If you think people are poison because they disagree with you politically, you don’t get it. If you think people that people are automatically racist because they don’t agree with you, you don’t get it. The ideal of America is that within the confines defined in the Preamble of the US Constitution, the preservation of liberty and promoting the general welfare. Everyday political leaders must make decisions based on that criteria alone, balancing those principles out. Any major imbalance between those principles leads to a stagnation of ideas in public policy.
Ignorance is a harsh word to use on people. Misinformed and stubborn may be less harsh. But either way it goes, name calling and insults, no matter who throws them, or how many social media likes you get for them, does not reach consensus. Our country grows with positive debate and positive discourse. If you think otherwise, then look at the decline of our national politics. Why haven’t we found a solution to limit unemployment? Why haven’t we adapted to be more competitive globally? Why are we struggling in education? Why do we incarcerate more of our citizens than any other country in the world?
If your knee jerk reaction is to say liberals or conservatives, you’re both right and you’re both wrong. Nobody has a monopoly of good ideas, therefore nobody should have a monopoly of which voice should be heard. Good public policy is worked out, not force fed.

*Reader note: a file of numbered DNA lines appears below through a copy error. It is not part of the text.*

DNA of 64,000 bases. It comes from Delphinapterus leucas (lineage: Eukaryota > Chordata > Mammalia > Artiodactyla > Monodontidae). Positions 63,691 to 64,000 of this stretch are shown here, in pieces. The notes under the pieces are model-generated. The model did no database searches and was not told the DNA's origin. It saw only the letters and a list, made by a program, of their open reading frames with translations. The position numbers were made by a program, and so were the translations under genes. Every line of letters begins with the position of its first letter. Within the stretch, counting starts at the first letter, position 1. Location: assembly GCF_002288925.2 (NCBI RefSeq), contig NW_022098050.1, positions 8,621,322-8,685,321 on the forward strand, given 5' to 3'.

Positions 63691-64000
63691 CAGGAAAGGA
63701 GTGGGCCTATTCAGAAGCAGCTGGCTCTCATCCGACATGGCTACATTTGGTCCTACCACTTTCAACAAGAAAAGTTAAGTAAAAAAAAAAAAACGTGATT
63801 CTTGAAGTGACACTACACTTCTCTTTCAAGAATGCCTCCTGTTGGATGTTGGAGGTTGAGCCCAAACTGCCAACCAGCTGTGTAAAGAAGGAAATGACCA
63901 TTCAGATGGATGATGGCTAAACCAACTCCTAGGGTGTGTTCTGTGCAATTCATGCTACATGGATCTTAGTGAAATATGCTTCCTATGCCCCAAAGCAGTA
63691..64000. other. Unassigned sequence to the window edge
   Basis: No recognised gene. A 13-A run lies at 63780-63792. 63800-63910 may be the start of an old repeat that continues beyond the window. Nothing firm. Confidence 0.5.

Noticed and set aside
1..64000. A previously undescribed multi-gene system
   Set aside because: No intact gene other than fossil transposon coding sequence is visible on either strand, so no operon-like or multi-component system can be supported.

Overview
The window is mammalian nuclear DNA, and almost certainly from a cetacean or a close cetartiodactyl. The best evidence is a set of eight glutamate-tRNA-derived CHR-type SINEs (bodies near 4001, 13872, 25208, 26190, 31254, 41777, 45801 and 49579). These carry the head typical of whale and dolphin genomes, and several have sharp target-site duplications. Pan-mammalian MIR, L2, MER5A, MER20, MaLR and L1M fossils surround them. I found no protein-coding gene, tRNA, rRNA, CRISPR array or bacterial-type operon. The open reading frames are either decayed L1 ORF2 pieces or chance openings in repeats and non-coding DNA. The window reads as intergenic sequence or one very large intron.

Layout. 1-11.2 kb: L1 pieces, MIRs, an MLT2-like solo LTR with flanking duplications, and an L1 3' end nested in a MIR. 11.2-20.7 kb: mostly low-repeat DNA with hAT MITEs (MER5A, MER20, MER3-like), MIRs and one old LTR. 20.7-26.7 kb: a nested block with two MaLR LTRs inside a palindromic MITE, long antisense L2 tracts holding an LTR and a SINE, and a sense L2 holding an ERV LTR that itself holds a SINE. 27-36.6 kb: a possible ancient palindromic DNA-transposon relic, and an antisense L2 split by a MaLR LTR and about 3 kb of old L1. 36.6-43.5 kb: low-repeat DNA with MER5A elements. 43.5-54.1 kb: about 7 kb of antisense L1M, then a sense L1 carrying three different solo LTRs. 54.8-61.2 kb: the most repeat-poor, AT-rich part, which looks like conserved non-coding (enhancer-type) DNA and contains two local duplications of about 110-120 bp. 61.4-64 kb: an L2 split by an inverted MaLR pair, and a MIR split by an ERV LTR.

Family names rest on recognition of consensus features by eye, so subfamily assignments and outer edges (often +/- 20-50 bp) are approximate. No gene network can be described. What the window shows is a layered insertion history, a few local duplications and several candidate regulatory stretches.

Another thought, everyone in the country feels disenfranchised. EVERYONE! Why is that? A deft lack of leadership. America is supposed to symbolize opportunity for everyone, period. When we have gotten to the place where everyone feels disenfranchised and they are blaming other disenfranchised people for their disenfranchisement, then you will have a long period of civil unrest. We cannot move forward that way. When an unarmed human being is gunned down by someone given the privilege to serve and protect us, we all should be bothered. A civil society is everyone’s responsibility. A safe society is everyone’s responsibility.
When a child is senselessly gunned down, everyone should be supportive of law enforcement to find the perpetrators.  Again, a civil society is everyone’s responsibility. A safe society is everyone’s responsibility.
Maybe one day, in the not-to-distant future, we may reach that mindset. Until then, we, the majority, have to navigate and move forward. I don’t have to agree with the President to be a patriot. But also as a patriot, I truly do not want to see the President fail.

I agree, I’m still altruistic. The America we live in is a long way from that society I envision. However, with hope still the high mark for which we press, maybe that which seems quixotic will become common logic, in due time.